"Inexplicably," the editor of The Comics Journal e-mailed, "the Table of Contents for our next issue credits John Benson with your interview of S. Clay Wilson." He promised to call the printer, but it might be too late.
I first submitted to the Journal 20 years ago. After waiting an appropriate time and hearing nothing, I queried. It said it had not received my article and asked me to resubmit. I did. After waiting an appropriate period and hearing nothing, I queried. It said they had not received my article and asked me to resubmit. (Author’s Note: These last two sentences did not result from computer malfunction.) I did but said if it had an office pool running on how many times it could get this fool in Berkeley to send his stupid article, it would hear from my attorney. It accepted my article. A few weeks later, an editor called and told me the printer had lost it.
The Journal printed the next article I submitted too. Then, without asking, it listed me on the masthead as a Contributing Writer. Since, at the time, the rest of the literary world held me in about as much regard as a cancelled stamp, I kept submitting; and it kept publishing me. My style grew richer and my thoughts more interesting. (These judgments were not universally shared. Dissenters once made their views known on a Journal Message Board thread entitled, "Why Do You Keep Printing Articles By Bob Levin?")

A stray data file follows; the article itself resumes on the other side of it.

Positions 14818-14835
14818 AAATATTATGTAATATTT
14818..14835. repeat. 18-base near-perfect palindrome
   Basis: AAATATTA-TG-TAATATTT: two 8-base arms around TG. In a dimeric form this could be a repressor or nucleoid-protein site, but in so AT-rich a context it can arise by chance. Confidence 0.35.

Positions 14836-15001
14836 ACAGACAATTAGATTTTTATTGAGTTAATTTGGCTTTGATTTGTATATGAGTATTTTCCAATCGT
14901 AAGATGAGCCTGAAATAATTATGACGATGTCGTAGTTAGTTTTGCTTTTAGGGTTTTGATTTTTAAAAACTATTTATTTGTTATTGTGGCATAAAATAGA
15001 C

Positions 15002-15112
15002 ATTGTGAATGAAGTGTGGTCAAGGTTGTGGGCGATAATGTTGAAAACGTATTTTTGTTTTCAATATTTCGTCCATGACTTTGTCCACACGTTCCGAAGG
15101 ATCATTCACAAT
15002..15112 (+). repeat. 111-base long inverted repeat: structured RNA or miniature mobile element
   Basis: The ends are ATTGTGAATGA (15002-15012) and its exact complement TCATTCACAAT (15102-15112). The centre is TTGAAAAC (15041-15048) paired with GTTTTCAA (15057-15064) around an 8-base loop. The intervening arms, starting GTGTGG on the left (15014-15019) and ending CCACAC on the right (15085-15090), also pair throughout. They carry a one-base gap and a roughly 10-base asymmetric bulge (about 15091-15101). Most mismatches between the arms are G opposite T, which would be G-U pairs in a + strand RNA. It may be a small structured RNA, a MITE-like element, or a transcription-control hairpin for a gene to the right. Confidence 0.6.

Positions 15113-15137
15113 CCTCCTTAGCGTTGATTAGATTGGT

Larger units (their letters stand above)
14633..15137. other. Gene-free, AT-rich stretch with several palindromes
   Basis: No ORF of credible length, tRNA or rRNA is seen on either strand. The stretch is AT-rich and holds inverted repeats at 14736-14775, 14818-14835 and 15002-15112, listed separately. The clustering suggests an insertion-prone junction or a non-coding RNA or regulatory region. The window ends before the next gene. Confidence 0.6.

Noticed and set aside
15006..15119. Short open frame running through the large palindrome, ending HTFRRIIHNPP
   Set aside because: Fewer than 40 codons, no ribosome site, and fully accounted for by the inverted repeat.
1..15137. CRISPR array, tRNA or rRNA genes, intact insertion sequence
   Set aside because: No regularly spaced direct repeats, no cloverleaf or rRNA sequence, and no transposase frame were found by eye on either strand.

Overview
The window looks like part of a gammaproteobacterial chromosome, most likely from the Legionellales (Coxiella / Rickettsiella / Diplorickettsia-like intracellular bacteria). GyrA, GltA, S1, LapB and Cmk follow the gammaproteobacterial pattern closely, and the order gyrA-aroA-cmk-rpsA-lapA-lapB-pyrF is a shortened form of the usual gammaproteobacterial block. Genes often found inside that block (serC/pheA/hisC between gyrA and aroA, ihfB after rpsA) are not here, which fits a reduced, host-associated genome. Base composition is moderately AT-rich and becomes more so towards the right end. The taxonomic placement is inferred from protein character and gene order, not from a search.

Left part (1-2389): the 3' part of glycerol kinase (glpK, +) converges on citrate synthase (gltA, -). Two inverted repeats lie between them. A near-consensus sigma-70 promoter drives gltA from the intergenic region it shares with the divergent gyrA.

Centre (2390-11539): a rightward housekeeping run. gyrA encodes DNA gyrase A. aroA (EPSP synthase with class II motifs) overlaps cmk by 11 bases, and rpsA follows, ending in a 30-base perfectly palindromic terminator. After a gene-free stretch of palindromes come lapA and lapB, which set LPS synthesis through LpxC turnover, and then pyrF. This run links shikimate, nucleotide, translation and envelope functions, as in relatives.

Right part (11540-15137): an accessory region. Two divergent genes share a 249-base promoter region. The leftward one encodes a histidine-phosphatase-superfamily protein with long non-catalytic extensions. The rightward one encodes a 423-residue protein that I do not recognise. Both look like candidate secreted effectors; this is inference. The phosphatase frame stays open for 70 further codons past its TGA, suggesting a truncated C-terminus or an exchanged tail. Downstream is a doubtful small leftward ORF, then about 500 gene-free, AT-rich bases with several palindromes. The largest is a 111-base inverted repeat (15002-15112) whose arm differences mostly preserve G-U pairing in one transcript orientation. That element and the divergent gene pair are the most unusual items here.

I have published regularly with the Journal since. In 2003, Fantagraphics, its parent company, published my account of the efforts of a group of underground cartoonists to destroy Walt Disney (The Pirates and the Mouse) – and misspelled my name on the spine. In 2005, it published a collection of my articles (Outlaws, Rebels, Freethinkers, Pirates & Pornographers) – and omitted Pornographers.
I love The Comics Journal and Fantagraphics. Their principal owner, Gary Groth, has an artistic vision with which I am proud to be associated. He allows creators to venture into twisted alleys and dark corners; and when they emerge, ready to tack their bloody quarry upon the page, he backs them beyond what most would dare. To illustrate, when Pirates appeared, a biographer of Stan Lee, whose publisher had feared to show even one toe of The Hulk on his cover, gazed upon the legion of ravaged, deranged Mickey Mouses on mine and said, "Well, Fanta always had balls."
So I don’t sweat the small stuff. I enjoy the cosmic humor. I delight in the new story to tell. "No problem," I told the editor. "The next time Benson writes something for you, just credit it to me."
Causes Bob Levin Supports
Comic Book Legal Defense Fund, ACLU, PEN, Berkeley Emergency Food & Housing Project.